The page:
Old whiskey and young women

By R. Marc Kantrowitz

The Daily Record Newswire

He was the original Tasmanian devil: a charming rogue, as dashing and devilish off the screen as he was on it. At a fit and muscular 6 feet 2 inches and 180 pounds, the seemingly permanently bronzed hulk, complete with cleft chin and dimples, looked every bit the movie star that he was.

Perhaps far more insightfully than he intended, he said, "I like my whiskey old and my women young." Little did he know he was describing his downfall.

Errol Flynn was born on June 20, 1909, in Australia. Tasmania to be exact. After a somewhat turbulent school career that found him in trouble for fighting and having sex with the daughter of a school official, he left for a succession of jobs before finding his true calling: acting.

His first role, a minor one filmed in New Guinea, was in 1933. Two years later he married the French actress Lili Damita, who bore him one son. The lore of Hollywood beckoned and soon he was in America.

His big break came when Warner Brothers, searching for a film to ride in the wake of MGM's popular "Mutiny on the Bounty," cast him as the lead of "Captain Blood." The movie was a major hit. Soon he starred in a film that would forever define him, "The Adventures of Robin Hood," in which he again played the debonair swashbuckler.

As busy as he was working, and despite being married, his nightlife was never-ending. He partied and he drank, not necessarily in that order. Many of his female cohorts, whom he often met in the fast lane of show business, were attractive and young.

It thus came as little surprise, to the Hollywood crowd at least, that in 1942, the year of his divorce, he was charged with two counts of statutory rape -- of having sexual relations, at different times, with 17-year-old Betty Hansen, an aspiring actress, and 16-year-old Peggy Satterlee, a nightclub dancer.

The trial, which ran for nearly a month in early 1943, was itself like a Flynn movie, complete with his multitude of adoring fans mobbing the court scene.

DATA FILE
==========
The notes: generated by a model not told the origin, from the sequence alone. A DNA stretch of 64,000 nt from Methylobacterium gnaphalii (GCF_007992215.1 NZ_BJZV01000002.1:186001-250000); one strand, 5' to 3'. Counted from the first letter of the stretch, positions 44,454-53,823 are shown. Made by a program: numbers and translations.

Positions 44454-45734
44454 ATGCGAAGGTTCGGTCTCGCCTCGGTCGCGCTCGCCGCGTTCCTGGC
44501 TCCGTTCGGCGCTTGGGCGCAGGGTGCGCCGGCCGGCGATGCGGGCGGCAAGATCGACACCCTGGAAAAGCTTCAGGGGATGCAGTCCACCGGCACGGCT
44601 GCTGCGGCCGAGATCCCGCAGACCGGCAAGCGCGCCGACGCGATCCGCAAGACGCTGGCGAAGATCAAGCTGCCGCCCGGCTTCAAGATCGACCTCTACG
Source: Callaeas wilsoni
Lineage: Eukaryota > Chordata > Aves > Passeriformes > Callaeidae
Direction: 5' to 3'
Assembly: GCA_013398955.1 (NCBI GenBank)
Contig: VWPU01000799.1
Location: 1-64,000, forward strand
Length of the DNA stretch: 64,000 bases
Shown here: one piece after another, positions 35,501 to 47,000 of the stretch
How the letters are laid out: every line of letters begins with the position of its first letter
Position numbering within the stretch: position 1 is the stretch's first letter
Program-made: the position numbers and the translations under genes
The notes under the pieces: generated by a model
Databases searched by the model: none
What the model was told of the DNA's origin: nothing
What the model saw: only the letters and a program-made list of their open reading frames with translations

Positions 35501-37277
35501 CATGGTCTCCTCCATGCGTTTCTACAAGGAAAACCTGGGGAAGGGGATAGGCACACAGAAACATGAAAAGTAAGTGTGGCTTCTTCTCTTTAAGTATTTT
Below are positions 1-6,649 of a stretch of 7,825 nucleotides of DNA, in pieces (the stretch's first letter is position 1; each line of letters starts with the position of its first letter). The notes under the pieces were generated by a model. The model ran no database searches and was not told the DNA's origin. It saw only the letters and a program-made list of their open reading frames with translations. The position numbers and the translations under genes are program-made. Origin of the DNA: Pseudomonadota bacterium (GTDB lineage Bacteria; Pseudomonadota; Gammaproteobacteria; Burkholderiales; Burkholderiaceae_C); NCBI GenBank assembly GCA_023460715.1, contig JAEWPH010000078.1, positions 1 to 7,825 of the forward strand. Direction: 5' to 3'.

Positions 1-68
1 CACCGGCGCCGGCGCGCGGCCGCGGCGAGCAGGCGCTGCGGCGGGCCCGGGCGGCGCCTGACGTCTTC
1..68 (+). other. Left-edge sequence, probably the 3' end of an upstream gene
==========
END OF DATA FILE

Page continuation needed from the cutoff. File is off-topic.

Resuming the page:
Starring in the role of his primary defender was Jerry Geisler, the high-powered attorney to the stars. The jury was packed with women. Geisler hoped they would be drawn to the charismatic defendant, who sat quietly as the two young girls detailed the lurid details from the witness stand.

The pretty and innocently attired Betty Hansen took the stand first and described how she had dinner with Flynn at the home of one of his friends, and of how she drank some foul-tasting drink that sickened her. Flynn took her upstairs where they had sex.

Satterlee, similarly, told the enraptured jurors that Flynn took advantage of her on his yacht. Indicative of their relationship, Flynn had nicknamed her "J.B." for jail bait.

On cross, Geisler had a field day with both witnesses, which at some points had spectators either laughing or shaking their heads in disbelief. The witnesses confused their stories and readily admitted to sordid pasts.

Although he probably didn't need to, Flynn took the stand and casually testified that he never had sexual relations with the two young ladies. After deliberating for 13 hours, the jury entered a packed and tense courtroom and rendered its verdict.

In a scene worthy of a Hollywood drama, bedlam broke out. The crowd cheered wildly as the defendant spontaneously leapt to his feet, a broad smile stretching his handsome face. Flashbulbs popped. Female admirers rushed to touch the star.

The judge rendered the final review when he told the jury, which had just presided over a lengthy trial involving the alleged ravaging of two young females, "I have enjoyed the case, and I think you have."

While similar scandals had wrecked careers in the past, this one had the opposite effect. Flynn's popularity soared. Indeed, indicative of his devil-may-care persona, a term was coined that found popularity throughout the world: "In like Flynn."

As always, Flynn remained in character. During the down time of his trial, the bad boy spent much of his time wooing 18-year-old Nora Eddington, who worked at a nearby food stand. When she became pregnant, they wed. They had two children before divorcing in 1949.

A year later he wed for the third time. Despite being married, as always he took up with another female, this one an aspiring actress, Beverly Aadland. Calling her by her nickname, he sighed, "Here I go again, Woodsey." She was 15.

That romance, however, would not end like the others. His lifetime of drinking and carousing took its ultimate revenge. His good looks, like his career and health, faded. He died in 1959, having just turned 50.


Judge R. Marc Kantrowitz sits on the Appeals Court. He can be contacted at rmarckantrowitz@comcast.net. Jamie Wells assisted in the preliminary research of the above column.

Published: Wed, Jun 13, 2012